This is my first post on this forum and I'm looking for some advice about my garden beds. Glad to have joined this community and be part of this great wealth of knowledge.
I've got a 2000 or so sq ft annual garden that consists of mounded beds. The beds don't have any side support (frames). This spring I had to spend a huge amount of time rebuilding as much of them had washed away. I'd like to hear peoples thoughts on keeping them from eroding and helping decrease the maintenance required to keep them in shape. We get really heavy and sometimes violent rains here in northern missouri.
I've done much heavier straw mulching this year and am planting cover crops of buckwheat in unused parts of the garden this summer as well as planting legume and rye covers over the fall and winter.
During the growing season I'm thinking about planting creeping thyme and other ground covers along the bottom edges of the beds as well as letting "weeds" grow here. The idea would be that the root structures of these plants would help keep the soil on the sides from washing away better than just mulching.
Any thoughts on what plants would be good for this ground cover (preferably flowering perennials)? Also any other ideas about how to keep these beds in shape would be much appreciated.
I'm not really interested in framing the beds at all , and would like an alternative solution to accomplish a similar thing.
Joined: Dec 22, 2011
Location: Maine (zone 5)
You can't go wrong with things like clover, thyme, Chamomile, oregano and other creepers. To avoid the errosion in the off season try cover cropping with winter wheat, buckwheat, clovers or vetch. Something that'll grow fast and provide nutrients when you eventually chop,n,drop or till it in in the spring. Try to keep something planted at all times to keep soil from running away on you. I'm sure there are a lot of options and you'll get plenty of advice here on Permies.
Welcome to the club
"You may never know what results come of your action, but if you do nothing there will be no result”
I agree! I keep my pathways permanently planted with grass/clover mix and just barely till a narrow strip at the top of my mounded beds to work in my cover. Then I plant and mulch heavily so there is no exposed soil in my garden at any time.
I have some erosion despite heavy mulching and having bunching onions galore on the sides of the beds.
However, it doesn't go far, just down into my paths which are heavily mulched with pine straw. In the fall
before the next batch of pine straw falls I pull the old back in the paths and scoop up a thin layer of good
dirt and throw it back onto the beds before I mulch them in wheat straw. I sometimes am short on wheat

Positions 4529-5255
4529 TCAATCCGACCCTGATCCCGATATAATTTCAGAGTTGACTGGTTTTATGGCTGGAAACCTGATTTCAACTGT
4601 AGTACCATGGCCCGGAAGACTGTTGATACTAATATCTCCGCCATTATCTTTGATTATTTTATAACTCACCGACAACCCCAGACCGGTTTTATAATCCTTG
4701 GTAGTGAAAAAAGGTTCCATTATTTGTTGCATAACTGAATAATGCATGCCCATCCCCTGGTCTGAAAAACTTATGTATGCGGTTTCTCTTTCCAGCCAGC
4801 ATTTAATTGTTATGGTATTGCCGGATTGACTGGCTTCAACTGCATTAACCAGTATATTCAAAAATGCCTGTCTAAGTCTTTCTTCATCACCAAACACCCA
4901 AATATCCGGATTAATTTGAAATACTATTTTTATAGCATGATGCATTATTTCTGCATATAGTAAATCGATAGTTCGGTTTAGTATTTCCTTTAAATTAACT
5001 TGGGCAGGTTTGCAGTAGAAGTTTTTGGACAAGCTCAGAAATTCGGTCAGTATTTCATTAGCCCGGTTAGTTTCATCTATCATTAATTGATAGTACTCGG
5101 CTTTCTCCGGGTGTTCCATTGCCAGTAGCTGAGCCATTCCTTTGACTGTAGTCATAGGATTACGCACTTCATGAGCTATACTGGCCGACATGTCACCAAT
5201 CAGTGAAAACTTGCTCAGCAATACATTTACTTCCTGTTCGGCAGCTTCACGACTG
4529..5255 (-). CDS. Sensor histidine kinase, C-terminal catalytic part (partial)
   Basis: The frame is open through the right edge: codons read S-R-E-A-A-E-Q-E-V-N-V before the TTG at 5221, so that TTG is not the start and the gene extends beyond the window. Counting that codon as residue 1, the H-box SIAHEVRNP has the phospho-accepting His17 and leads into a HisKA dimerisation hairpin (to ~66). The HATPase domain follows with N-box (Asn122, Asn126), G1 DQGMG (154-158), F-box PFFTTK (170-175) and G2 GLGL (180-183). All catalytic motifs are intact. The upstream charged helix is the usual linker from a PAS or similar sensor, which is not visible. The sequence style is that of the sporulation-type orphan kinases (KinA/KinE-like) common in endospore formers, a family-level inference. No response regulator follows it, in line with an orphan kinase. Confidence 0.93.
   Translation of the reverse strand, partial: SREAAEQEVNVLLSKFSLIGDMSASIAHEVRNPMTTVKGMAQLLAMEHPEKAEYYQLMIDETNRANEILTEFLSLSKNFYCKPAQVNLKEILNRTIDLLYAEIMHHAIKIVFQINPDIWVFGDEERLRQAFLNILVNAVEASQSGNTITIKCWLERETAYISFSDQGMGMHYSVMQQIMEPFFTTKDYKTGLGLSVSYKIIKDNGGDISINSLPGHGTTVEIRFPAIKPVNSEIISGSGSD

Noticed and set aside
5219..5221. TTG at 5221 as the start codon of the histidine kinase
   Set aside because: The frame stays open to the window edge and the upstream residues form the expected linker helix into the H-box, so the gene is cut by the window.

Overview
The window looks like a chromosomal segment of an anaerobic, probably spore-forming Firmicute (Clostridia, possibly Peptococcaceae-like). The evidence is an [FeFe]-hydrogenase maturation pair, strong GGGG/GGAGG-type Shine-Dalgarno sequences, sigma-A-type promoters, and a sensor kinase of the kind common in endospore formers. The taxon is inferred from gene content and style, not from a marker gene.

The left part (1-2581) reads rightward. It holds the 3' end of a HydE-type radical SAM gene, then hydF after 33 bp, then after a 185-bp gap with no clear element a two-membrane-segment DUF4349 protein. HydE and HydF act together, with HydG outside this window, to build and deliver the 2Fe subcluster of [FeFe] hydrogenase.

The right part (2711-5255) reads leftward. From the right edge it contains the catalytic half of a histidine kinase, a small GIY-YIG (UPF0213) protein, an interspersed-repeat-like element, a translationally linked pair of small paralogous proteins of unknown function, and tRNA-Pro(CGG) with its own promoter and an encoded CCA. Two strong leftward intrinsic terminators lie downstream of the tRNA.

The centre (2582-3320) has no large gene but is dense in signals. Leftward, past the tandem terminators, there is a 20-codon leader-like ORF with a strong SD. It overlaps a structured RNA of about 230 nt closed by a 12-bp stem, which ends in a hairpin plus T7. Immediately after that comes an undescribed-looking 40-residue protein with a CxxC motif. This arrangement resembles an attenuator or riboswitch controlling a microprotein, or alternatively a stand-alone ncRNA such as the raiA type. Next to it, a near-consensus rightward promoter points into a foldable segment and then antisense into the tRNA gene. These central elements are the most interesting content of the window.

straw and put on a cosmetic layer rather than a functional layer. That is when I get some soil loss.
Joined: Feb 01, 2009
Location: North Central Michigan
well your beds look lovely
are you doing edible forest gardening at all, or using perennials..if not that might be your answer.
If you use a no till method and try to add more perennials..you certainly could plant perennials along the edges of your beds to keep them in place. Here on my property where I'm dong most edible forest gardening, I plant perennials along the edges of my beds to not only keep the soil in place but also to prevent some weed encroacment into the garden, some are great barriers.
the photo above I might suggest planting along the edges things like chives and multiplier onions, clumps of rhubarb, some insectary plants like herbs, or just herbs like sage, thyme, oregano, etc.
Bloom where you are planted.
Joined: Feb 24, 2012
Brenda that picture shows a 3 year old pepper plant in the foreground of that bed. I am making a
perennial out of it by digging it up in the fall and putting it in a pot and leaving it in the garage by a window.
It gets nearly 6' tall and I prune it back down to the size it is now. All the big, old leaves have fallen
off at this point and it has some very small fruit set on it now in April. Just to see if it can be done.
This bed has just been adjusted to the size I intended. Last year it was too narrow. I think there is
an art to shaping beds so you don't lose soil. I am continuing to experiment. I have some spots in the
garden that are too steep and the straw slides off into the paths. I am using multiplier onions and chives
on some beds and have rosemary in the beds I am planting beans in hopes of warding off the mexican
bean beetles. Worked great last year or at least they didn't come around.
I have not done this yet so I don't know if it will work but my plan is to fill my paths with wood chips so that the soil doesn't wash into them too much. I also left some grass on the edges of the beds hoping it would keep the shape solid and that seems to be working so far. I have not noticed much encroachment even from the bermuda.
Joined: Jan 13, 2010
Location: swampland virginia
i was looking at something like a mondo grass/monkey grass/ophiopogon japonicus (as i salvaged some for free helping out family). you can look in well established yards and see which plants have done a good job of building up soil on one side of them. have to check out how they will compete and work into your garden.
Joined: Feb 24, 2012
Dr Temp wrote:i was looking at something like a mondo grass/monkey grass/ophiopogon japonicus (as i salvaged some for free helping out family). you can look in well established yards and see which plants have done a good job of building up soil on one side of them. have to check out how they will compete and work into your garden.
Mondo grass paths would be weird but it could work. It also will spread and encroach into your beds. I have
a good bit of it and wouldn't hesitate to use it in an extreme soil loss situation but it spreads rapidly and I have
no idea what it does for the soil other than hold it in place.